If you find that your project doesn’t align well to one of your organization’s well-known problems or well-known goals, this will be a much more challenging pitch, as it requires getting the organization to understand and pay attention to something entirely new. This is a good self-check: your project may have merit, but is it more important than the other things that are already going on? Maybe, maybe not. I don’t mean to discourage you here–new ideas and initiatives have to come from someone–but just realize that this will take more work.
This is what you want to do. Do you want to collect data? Write software? Contribute to open source projects? Release something under an open source license? Migrate from one technology to another? Purchase something? Create a new team? By creating new positions? By reorganizing existing staff?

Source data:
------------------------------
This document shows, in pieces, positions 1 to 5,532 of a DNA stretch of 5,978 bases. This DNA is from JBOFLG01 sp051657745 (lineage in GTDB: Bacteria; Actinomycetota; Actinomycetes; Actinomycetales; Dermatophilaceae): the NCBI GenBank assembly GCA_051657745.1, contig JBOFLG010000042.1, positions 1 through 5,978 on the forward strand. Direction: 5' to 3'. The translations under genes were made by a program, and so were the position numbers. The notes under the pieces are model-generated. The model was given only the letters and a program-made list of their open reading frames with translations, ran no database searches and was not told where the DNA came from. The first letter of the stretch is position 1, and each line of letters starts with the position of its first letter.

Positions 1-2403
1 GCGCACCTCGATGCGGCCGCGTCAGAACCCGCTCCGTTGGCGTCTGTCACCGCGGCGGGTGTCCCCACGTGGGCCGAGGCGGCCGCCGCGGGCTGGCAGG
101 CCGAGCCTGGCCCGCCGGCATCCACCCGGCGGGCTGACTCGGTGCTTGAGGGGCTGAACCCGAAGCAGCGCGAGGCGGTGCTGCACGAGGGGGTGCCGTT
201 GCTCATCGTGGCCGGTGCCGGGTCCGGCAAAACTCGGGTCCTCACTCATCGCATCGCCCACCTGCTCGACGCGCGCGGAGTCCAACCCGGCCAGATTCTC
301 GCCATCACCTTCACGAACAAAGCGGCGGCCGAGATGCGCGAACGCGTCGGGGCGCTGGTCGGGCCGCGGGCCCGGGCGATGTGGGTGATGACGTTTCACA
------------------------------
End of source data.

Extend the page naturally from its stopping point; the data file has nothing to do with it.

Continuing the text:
Do you want to work on it? Lead it? Do you want someone else to work on it?
In general, this is your “ask”. Be explicit about what you want. I’ve seen a lot of pitches where this was left entirely implicit. Even if the person you are pitching to is receptive, it is a lot easier for them to say “yes” to something if you’ve actually asked for it!
How much will it cost?
You may be familiar with the phrase “time is money.” This is both true and not true. It is true in the sense that you have to pay your staff for their time, so saving them time saves money. You can also spend money to go faster. You might buy software instead of building it, or you might hire additional staff or contractors. Startups with a runway and a burn rate are keenly aware of this.